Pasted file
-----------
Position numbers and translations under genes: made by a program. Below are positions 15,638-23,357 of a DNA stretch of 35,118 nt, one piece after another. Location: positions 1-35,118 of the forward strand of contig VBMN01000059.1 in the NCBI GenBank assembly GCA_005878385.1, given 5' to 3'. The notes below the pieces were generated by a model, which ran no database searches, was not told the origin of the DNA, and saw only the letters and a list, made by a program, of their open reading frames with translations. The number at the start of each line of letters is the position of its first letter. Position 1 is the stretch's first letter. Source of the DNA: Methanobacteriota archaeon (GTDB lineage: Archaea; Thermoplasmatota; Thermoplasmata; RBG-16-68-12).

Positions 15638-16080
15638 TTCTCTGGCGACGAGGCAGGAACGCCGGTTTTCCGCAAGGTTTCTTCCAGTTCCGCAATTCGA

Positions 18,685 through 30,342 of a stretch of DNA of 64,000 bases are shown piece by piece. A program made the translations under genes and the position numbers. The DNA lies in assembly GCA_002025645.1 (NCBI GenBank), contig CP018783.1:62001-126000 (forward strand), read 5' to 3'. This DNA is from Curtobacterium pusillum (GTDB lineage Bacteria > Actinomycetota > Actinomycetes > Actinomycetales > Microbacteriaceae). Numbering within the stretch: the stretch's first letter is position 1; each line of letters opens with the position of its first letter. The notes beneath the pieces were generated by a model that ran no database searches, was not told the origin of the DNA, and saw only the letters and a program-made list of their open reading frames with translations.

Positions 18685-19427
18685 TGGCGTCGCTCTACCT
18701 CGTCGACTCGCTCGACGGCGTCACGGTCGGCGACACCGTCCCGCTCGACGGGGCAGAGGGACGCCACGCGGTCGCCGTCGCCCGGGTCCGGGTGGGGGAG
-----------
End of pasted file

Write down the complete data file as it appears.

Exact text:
Position numbers and translations under genes: made by a program. Below are positions 15,638-23,357 of a DNA stretch of 35,118 nt, one piece after another. Location: positions 1-35,118 of the forward strand of contig VBMN01000059.1 in the NCBI GenBank assembly GCA_005878385.1, given 5' to 3'. The notes below the pieces were generated by a model, which ran no database searches, was not told the origin of the DNA, and saw only the letters and a list, made by a program, of their open reading frames with translations. The number at the start of each line of letters is the position of its first letter. Position 1 is the stretch's first letter. Source of the DNA: Methanobacteriota archaeon (GTDB lineage: Archaea; Thermoplasmatota; Thermoplasmata; RBG-16-68-12).

Positions 15638-16080
15638 TTCTCTGGCGACGAGGCAGGAACGCCGGTTTTCCGCAAGGTTTCTTCCAGTTCCGCAATTCGA

Positions 18,685 through 30,342 of a stretch of DNA of 64,000 bases are shown piece by piece. A program made the translations under genes and the position numbers. The DNA lies in assembly GCA_002025645.1 (NCBI GenBank), contig CP018783.1:62001-126000 (forward strand), read 5' to 3'. This DNA is from Curtobacterium pusillum (GTDB lineage Bacteria > Actinomycetota > Actinomycetes > Actinomycetales > Microbacteriaceae). Numbering within the stretch: the stretch's first letter is position 1; each line of letters opens with the position of its first letter. The notes beneath the pieces were generated by a model that ran no database searches, was not told the origin of the DNA, and saw only the letters and a program-made list of their open reading frames with translations.

Positions 18685-19427
18685 TGGCGTCGCTCTACCT
18701 CGTCGACTCGCTCGACGGCGTCACGGTCGGCGACACCGTCCCGCTCGACGGGGCAGAGGGACGCCACGCGGTCGCCGTCGCCCGGGTCCGGGTGGGGGAG